This stat comes as good news for Allaho and Min backers, who were both bred across the English Channel.

In fact, five of the top seven runners in the betting for the Ryanair Chase were bred in France, with Fakir D’oudairies, Kemboy and Saint Calvados also originating from the Western Europe state.

The last British-bred winner of this contest was the mighty Cue Card for Colin Tizzard back in 2013.

It seems very likely that this title will go to another French native.

4. Willie Mullins & Nicky Henderson have won seven of the last nine renewals of the Arkle Chase

A race that has dominated by two trainers in recent years, it looks highly probable that one of them will land the Arkle once again.

Nicky Henderson has market favourite Shishkin, while Willie Mullins has second favourite Energumene.

Nicky Henderson reading a racecard at the Cheltenham Festival at Cheltenham Racecourse in Cheltenham, Gloucestershire, England
Nicky Henderson will be hoping Shishkin can emulate his former Arkle winners Altior and Sprinter Sacre this March

Both are top-class talents, and it will be a huge surprise if neither of these novices wins this contest.

3. Four of the last 12 winners in the Albert Bartlett were in the top three of the betting

The Albert Bartlett Novices’ Hurdle can be difficult to predict at the best of times, with runners needing incredible levels of stamina and staying ability to stand a chance of getting into the mix.

Monkfish and Paul Townend after winning at Leopardstown Racecourse at the Christmas Festival
This year’s Brown Advisory Novices’ Chase favourite, Monkfish, was the shortest priced winner of the Albert Bartlett at the Festival since 2013

It could explain why so many market favourites have failed in this contest, with only two winning in the last 10 renewals.

The one trend that has sprung up in several previous contests is that large-priced winners are not the biggest of surprises.

The prices of the last seven victors in this contest? 5/1, 50/1, 33/1, 16/1, 11/1, 14/1 and 33/1.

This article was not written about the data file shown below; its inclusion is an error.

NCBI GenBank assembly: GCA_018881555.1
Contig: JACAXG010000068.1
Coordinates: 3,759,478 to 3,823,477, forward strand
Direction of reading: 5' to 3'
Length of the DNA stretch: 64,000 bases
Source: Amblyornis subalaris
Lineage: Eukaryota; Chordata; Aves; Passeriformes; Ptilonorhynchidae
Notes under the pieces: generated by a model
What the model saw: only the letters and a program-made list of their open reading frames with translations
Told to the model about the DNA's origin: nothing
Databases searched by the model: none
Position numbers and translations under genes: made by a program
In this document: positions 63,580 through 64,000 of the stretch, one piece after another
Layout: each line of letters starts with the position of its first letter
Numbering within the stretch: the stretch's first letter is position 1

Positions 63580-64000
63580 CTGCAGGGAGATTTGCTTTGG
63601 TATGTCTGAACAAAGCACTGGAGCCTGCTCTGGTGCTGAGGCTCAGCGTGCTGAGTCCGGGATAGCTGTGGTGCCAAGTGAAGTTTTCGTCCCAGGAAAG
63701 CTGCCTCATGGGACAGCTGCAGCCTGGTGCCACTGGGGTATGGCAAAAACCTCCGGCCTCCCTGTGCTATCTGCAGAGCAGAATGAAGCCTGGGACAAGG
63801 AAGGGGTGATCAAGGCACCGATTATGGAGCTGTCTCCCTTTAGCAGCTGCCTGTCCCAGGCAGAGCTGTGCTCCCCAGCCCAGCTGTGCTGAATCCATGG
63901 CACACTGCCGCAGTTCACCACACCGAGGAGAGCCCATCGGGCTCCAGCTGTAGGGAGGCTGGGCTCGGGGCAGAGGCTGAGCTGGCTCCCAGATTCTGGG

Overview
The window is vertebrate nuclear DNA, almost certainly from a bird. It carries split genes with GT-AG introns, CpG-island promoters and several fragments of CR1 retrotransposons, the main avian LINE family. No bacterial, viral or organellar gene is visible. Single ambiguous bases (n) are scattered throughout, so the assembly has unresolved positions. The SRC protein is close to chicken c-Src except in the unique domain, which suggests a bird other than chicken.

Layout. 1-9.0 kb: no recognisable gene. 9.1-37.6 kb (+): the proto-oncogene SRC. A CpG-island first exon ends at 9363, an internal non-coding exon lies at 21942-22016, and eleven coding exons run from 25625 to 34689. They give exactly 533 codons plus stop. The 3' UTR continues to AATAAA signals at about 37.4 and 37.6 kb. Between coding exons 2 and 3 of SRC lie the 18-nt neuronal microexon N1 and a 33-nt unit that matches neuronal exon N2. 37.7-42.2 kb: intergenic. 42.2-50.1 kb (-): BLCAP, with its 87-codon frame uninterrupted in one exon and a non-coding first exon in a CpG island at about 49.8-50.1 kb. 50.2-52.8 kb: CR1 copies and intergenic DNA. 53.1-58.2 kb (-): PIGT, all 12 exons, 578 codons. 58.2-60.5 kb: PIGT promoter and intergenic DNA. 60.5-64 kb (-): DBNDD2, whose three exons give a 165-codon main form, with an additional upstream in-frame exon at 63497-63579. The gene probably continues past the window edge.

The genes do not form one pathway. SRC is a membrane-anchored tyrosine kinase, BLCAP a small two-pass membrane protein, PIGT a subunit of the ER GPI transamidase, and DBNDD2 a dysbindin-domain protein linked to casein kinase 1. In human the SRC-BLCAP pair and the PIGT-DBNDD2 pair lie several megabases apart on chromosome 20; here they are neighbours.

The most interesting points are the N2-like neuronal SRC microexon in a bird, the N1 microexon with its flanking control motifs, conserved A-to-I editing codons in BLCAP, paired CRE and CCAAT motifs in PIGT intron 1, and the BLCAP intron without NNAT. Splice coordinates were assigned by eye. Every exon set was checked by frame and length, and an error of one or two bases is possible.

Do not be frightened to consider a nicely-priced runner for the Albert Bartlett this time around.

2. Willie Mullins’ last five winners in the Champion Bumper have been all at double-figure SPs

This is quite an important stat if you are looking to back a Willie Mullins runner in the Champion Bumper,

Kilcruit caught the eye in the Grade 2 Bumper at the Dublin Racing Festival and his price was slashed to pieces, dropping from 10/1 to 13/8.

Kilcruit
Kilcruit is a clear favourite for the Champion Bumper at the Cheltenham Festival following his bloodless win at Leopardstown last time out

As much as impressive as that victory was, it has been 16 years since the Closutton trainer last saw a single-priced winner in this contest.

In his last two Champion Bumper successes, Mullins has seen one of his bigger-priced runners see off one of his market favourites.

11/1 shot Ferny Hollow saw off 15/8 favourite Appreciate It last year, while 25/1 outsider Relegate pipped 6/1 chance Carefully Selected in 2018.

Make sure to look at the Irish trainer’s other contenders in this race.

1. One of the last nine winners of the Champion Chase has been Irish-trained

This is a worrying statistic for the clear market favourite Chacun Pour Soi.

The Champion Chase has been dominated by British-trained winners in recent years, with Henry De Bromhead’s Special Tiara being the only Irish winner since 2012.

Chacun Pour Soi and Paul Townend after winning at Leopardstown Racecourse in December 2020
British runners have dominated recent editions of the Champion Chase, something favourite Chacun Pour Soi will be aiming to change at the 2021 Festival

It is a contest that has eluded trainer Willie Mullins, with Un De Sceaux and Min has come the closest in giving the Closutton trainer a maiden success in the race.

As much as a talent Chacun Pour Soi has proven to be, he will need to break the Mullins hoodoo as well as the Irish runners’ trends in Champion Chase to land victory.